On Oct. 1, 1971, in yet another manifestation of that centralization trend I was talking about earlier, Lordstown was transferred from the control of Chevrolet and Fisher Body to the newly-created General Motors Assembly Division, known by the acronym "GMAD." That acronym is usually pronounced "G-mad." That's appropriate, because, gee, once they got in there, everybody sure got mad!

  GMAD came in and tried to cut production costs, speeding up the assembly line to 100 cars an hour or more, laying off "excess" people (including most of the quality control department!), and generally taking a very iron-fisted (and ham-fisted) approach to workplace discipline. Some of the assembly line workers retaliated by sabotaging the cars as they were building them. The conflict climaxed in a 22-day wildcat strike in March of 1972, and though the complaints which led directly to the strike were settled, labor-management tensions at Lordstown remained high for years after. The phrase "Lordstown syndrome" entered the dictionary as a term of art in industrial relations, used to describe a monumental labor-management trainwreck.

  As you might expect, build quality took a nose dive. Whether through deliberate vandalism or simple indifference, a large proportion of the Vegas built during this time came off the assembly line needing desperately to go straight to the "repair yard."

Still selling well
  Vegas still sold well--the 1973 oil price shock increased the demand for small cars to the point that GM almost couldn't build them fast enough, even at 100 per hour. Still, by about the middle of 1973, the Vega's many built-in problems began to assert themselves in ways that were apparent to even the most die-hard Chevy loyalist. If you walked into a Chevy showroom and took a good close look at the Vega that they wanted to sell you, you might notice that it wasn't all that well put together. The early adopters who lived down the street from you and got one of the first Vegas kept having engine troubles, and some of the other ones you saw around town had pretty bad rust for a two-year old car. Come to think of it, when the strike at Lordstown was going on last year, the UAW was accusing GM of building unsafe cars with defective parts, and GM was saying that the UAW was sabotaging the cars on the line, and there was that recall a while back, something about engine fires, and ... well, at that point you started to think that maybe you really didn't want a new Chevy Vega after all.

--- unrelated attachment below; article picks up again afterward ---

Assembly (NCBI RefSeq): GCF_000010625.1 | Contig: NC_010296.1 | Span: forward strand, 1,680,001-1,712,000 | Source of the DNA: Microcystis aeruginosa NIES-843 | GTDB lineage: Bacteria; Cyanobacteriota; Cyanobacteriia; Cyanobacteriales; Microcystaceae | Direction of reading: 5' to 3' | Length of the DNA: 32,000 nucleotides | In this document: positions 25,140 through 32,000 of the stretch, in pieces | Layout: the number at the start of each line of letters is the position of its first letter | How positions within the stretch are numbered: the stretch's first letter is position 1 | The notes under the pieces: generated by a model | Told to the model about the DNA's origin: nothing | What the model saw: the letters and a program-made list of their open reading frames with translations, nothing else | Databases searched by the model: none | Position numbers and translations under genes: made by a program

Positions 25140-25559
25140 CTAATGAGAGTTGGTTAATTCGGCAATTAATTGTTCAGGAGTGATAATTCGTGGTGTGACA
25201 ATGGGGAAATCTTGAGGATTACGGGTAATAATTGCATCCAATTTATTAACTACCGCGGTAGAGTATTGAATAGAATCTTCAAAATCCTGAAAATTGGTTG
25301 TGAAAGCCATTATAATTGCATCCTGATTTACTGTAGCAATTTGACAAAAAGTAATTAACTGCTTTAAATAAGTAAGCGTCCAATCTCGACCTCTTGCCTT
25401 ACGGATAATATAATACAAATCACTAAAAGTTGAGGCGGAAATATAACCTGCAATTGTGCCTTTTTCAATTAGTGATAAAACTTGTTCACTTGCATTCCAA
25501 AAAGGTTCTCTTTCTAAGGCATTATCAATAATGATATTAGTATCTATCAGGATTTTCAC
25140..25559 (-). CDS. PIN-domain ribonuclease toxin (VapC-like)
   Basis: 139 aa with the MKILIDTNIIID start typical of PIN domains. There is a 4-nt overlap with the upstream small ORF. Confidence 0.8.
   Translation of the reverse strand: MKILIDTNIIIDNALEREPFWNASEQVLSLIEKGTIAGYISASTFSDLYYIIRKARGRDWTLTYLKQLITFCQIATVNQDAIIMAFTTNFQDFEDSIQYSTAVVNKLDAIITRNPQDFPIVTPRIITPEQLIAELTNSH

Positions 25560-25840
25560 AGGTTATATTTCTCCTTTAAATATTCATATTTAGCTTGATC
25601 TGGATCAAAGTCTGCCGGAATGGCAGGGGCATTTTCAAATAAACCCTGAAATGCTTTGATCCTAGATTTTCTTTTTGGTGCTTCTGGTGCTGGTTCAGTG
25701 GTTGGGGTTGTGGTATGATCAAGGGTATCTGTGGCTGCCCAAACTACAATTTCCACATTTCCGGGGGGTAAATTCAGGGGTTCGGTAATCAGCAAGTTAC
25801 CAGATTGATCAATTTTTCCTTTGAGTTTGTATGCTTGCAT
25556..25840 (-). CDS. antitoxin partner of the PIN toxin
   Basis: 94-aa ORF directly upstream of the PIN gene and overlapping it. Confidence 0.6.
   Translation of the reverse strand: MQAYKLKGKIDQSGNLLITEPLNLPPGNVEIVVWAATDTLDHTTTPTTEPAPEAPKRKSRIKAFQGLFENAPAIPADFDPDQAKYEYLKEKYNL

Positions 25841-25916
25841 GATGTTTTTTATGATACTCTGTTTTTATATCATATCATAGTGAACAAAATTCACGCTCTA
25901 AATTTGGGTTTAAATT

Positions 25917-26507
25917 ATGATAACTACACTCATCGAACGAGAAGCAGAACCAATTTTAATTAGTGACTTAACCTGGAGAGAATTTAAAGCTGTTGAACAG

GM made a belated attempt to correct the Vega's built-in engineering deficiencies. The protective fender liners that had been deleted from the parts list in 1970 were added back in 1974 as a running production change. The lower doors were given enhanced rustproofing, and GM went to galvanized metal for the front fenders. The troublesome engine was redesigned with better valve seals and an improved cooling system, and touted as the "Dura-built 140" with a five-year warranty.

  It was all too little, too late. Between the strike and the recalls and the rust, the public perception of the Vega was already etched in A-390 aluminum. It was a turkey. A lemon. A turkey marinated in lemon juice. Its aluminum engine had such an awful reputation that when GM introduced its replacement, a pathetic lump of cast iron with pushrod overhead valves that was a throwback to Soviet tractor engines of the 1930s, the TV commercials stressed that it was made of iron, not aluminum. To drive the point home, they even nicknamed it the "Iron Duke," thereby greviously insulting the memory of the original "Iron Duke:" Field Marshal Arthur Wellesley, 1st Duke of Wellington, the victor of the Battle of Waterloo.

Lessons learned?
  It's sometimes said that you can learn more from your failures than from your successes. History provides many examples of valuable lessons learned from disasters. The loss of RMS Titanic led to improved ship designs, more effective use of wireless and radio communications at sea, and safety regulations that required enough lifeboats for everyone on a passenger ship. In figuring out why the Tacoma Narrows Bridge collapsed in high winds, civil engineers learned how to design future suspension bridges to better handle wind loads. Analysis of the crashes of early-model de Havilland Comet airliners in 1954 led to a better understanding of metal fatigue and stress fractures--and safer aircraft.

  It would have been good if GM's executives had learned something similarly valuable from the failure of the Vega and changed its way of doing things, but ... well, no, they didn't.

  The real cause of the Vega's problems was GM's organizational culture. For a period of decades, General Motors was so successful, and so unassailable, that no one at GM had to worry about its survival. Competitive energy became focused on internal conflicts: GMAD versus UAW, Ed Cole and the "suits" in the head office versus divisional autonomy, muscle-car-era Pontiac versus Chevy, established executives versus younger guys coming up the ladder, and so on and so on. The people who rise to the top in that environment are the ones who excel at winning the organization's internal conflicts. That which advances a particular player's fortunes in the inside game often does not advance the interests of the company as a whole. When GMAD and the UAW held dueling press conferences to blame each other for the Vega's deficiencies, each was focused on gaining the upper hand in the wildcat strike--and nobody seems to have been thinking about what this was doing to public confidence in the Vega.